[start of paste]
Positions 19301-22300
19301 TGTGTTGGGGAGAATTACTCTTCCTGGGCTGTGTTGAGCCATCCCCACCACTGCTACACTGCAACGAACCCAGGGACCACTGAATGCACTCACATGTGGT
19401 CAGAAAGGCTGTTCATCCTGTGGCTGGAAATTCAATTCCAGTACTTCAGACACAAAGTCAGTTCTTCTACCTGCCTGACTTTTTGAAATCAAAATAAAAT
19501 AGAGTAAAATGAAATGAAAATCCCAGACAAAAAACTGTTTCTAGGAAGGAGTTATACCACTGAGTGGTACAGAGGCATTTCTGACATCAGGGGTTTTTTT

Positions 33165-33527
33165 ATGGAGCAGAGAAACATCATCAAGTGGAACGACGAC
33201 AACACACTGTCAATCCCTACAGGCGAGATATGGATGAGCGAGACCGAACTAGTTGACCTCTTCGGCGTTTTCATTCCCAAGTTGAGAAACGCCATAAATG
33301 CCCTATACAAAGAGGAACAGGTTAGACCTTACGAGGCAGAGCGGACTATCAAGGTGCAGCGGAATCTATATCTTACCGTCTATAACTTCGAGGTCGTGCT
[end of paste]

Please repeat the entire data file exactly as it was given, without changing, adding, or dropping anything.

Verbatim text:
Positions 19301-22300
19301 TGTGTTGGGGAGAATTACTCTTCCTGGGCTGTGTTGAGCCATCCCCACCACTGCTACACTGCAACGAACCCAGGGACCACTGAATGCACTCACATGTGGT
19401 CAGAAAGGCTGTTCATCCTGTGGCTGGAAATTCAATTCCAGTACTTCAGACACAAAGTCAGTTCTTCTACCTGCCTGACTTTTTGAAATCAAAATAAAAT
19501 AGAGTAAAATGAAATGAAAATCCCAGACAAAAAACTGTTTCTAGGAAGGAGTTATACCACTGAGTGGTACAGAGGCATTTCTGACATCAGGGGTTTTTTT

Positions 33165-33527
33165 ATGGAGCAGAGAAACATCATCAAGTGGAACGACGAC
33201 AACACACTGTCAATCCCTACAGGCGAGATATGGATGAGCGAGACCGAACTAGTTGACCTCTTCGGCGTTTTCATTCCCAAGTTGAGAAACGCCATAAATG
33301 CCCTATACAAAGAGGAACAGGTTAGACCTTACGAGGCAGAGCGGACTATCAAGGTGCAGCGGAATCTATATCTTACCGTCTATAACTTCGAGGTCGTGCT